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Rugby league players considering class action over NRL’s approach to concussion

Rugby league players considering class action over NRL’s approach to concussion
July 4, 2019

Former rugby league players are reportedly considering a class action lawsuit against the NRL over the game’s historic treatment of concussions.

Two Sydney law firms – Bannister Law and Cahill Lawyers – have revealed they are investigating the code’s liability for “reasonably preventable brain injuries” suffered by former players.

Charles Bannister, Principal of Bannister Law, said the firms have been investigating “the root causes of post-retirement medical issues among numerous former NRL players” for the past 12 months, with a view to a possible class action.

Bannister advised “the structures that have evolved within the NRL through the progression of the game mean that we are looking at the clubs’ and associations’ liability for what are, we will allege, reasonably preventable brain injuries.

“We will also allege that ARL, NRL and the clubs have had the resources both medical and paramedical to understand and implement protocols and policies that could and should have protected player welfare long before they were introduced.”

The potential lawsuit could see both the NRL and AFL face similar legal action.

Greg Griffin, Managing Partner of Griffins Lawyers, said he had been preparing a class action against the AFL for about five years.

Griffin told AAP on Wednesday “we are way down the track.

“I would say it’s imminent. The next stage is getting things into the court system. There is a raft of claims.”

The two law firms investigating the potential class action say they have been in touch with “many senior players over an extended period, all of whom have serious concerns about their brain health” and were investigating “the root causes of post-retirement medical issues among numerous former NRL players”.

The lawsuit would look at whether the rules imposed by the code took “sufficient steps to protect players against concussion incidents”, as well as whether those rules were “actually implemented” to “allow players time to recover from concussion incidents without sustaining permanent injury”.

The code’s historic treatment of concussion has been subject to increased scrutiny following the discovery of chronic traumatic encephalopathy (CTE), a degenerative brain disease, in two former rugby league players.

Researchers and clinicians from Royal Prince Alfred Hospital, NSW Health and the University of Sydney’s Brain and Mind Centre made the discovery in two donated brains from middle-aged former professionals who played more than 150 NRL games over many years.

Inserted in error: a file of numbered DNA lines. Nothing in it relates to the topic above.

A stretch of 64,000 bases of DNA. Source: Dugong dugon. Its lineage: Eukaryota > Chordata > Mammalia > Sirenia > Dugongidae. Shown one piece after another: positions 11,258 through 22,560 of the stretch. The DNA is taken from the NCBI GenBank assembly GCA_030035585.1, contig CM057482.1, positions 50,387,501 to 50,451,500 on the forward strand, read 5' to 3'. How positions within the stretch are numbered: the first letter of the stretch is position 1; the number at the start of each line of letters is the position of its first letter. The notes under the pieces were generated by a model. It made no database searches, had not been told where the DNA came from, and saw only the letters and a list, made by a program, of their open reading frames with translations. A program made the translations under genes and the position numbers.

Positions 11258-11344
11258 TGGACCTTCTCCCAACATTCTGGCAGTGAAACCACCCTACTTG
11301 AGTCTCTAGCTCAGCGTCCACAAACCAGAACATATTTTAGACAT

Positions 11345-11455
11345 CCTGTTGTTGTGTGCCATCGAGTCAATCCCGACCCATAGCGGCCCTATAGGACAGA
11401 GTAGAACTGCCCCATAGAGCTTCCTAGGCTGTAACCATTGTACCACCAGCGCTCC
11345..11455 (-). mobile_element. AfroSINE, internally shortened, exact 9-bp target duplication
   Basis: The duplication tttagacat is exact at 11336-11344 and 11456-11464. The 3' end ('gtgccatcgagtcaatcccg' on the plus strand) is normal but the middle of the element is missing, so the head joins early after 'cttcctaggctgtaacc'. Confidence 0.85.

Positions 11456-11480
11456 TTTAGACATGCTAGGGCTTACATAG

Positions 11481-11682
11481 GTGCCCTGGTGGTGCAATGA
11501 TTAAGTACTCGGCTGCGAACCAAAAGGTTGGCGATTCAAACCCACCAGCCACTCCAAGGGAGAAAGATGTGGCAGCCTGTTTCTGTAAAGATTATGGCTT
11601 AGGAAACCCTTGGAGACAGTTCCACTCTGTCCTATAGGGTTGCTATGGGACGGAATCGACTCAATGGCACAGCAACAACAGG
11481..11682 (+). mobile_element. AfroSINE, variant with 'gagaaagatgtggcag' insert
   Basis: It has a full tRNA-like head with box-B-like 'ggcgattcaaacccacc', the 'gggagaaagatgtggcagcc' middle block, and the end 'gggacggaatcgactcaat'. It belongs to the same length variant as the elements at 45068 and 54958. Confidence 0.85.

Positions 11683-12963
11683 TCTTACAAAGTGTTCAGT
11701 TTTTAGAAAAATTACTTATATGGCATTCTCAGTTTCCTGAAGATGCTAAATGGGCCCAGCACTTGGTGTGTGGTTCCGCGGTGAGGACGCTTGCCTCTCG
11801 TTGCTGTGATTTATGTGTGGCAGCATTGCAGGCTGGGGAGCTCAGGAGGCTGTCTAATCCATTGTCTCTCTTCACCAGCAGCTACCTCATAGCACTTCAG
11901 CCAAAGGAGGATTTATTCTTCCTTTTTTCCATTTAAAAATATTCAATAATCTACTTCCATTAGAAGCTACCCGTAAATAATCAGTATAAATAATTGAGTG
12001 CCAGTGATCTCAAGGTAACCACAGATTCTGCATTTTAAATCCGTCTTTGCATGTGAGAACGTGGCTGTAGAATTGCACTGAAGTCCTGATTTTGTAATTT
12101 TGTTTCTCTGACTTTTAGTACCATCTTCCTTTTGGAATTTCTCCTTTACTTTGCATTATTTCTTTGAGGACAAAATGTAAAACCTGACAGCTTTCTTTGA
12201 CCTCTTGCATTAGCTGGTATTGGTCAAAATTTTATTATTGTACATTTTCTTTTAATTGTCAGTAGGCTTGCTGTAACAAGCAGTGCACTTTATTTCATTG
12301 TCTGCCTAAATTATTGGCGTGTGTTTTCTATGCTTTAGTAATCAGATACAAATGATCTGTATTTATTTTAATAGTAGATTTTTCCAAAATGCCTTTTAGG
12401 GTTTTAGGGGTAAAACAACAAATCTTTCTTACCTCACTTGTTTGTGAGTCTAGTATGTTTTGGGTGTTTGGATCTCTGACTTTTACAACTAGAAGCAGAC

The recently released findings follow concerns from former players over a number of years about the long-term impacts of concussions suffered while playing.

Ian Roberts, a former Australian and NSW representative forward who played during the 1980s and 90s, has frequently spoken about the toll of what he estimates were more than a dozen concussions suffered playing the game.

Last year, 25 retired NRL players took part in a further study into the effects of repeated concussions on the brain, which found repeated head injuries suffered during their careers had left them with long-term impairments.

While in the US former NFL players have previously brought lawsuits against the sport’s administrators over concussions suffered while playing, the discovery of the disease in two former NRL players has prompted a renewed focus of the game’s handling of concussion.

After the report’s release, former Parramatta Eels legend Peter Sterling announced he would donate his brain to science, while other players revealed their own concerns about the toll of playing the code had taken.

Speaking after the report’s release last week, former Brisbane Broncos and Queensland representative forward Corey Parker said on Fox Sports that he “had moments” where he worried about the impact of his playing career on his health.

Parker commented “to be very honest I’ve had moments where I’ve had concerns, so much so that I’ve initiated conversations (about) going and have some checks done.

“You put up that wall of ‘I’ll be OK, I’ll be OK’ until such time that you do go and have a test or have some scans done … it is the greatest game but along with that comes a price at times.”

Related Articles

27th June 2019 - Research reveals ‘unequivocal’ evidence of CTE in former rugby league players’ brains


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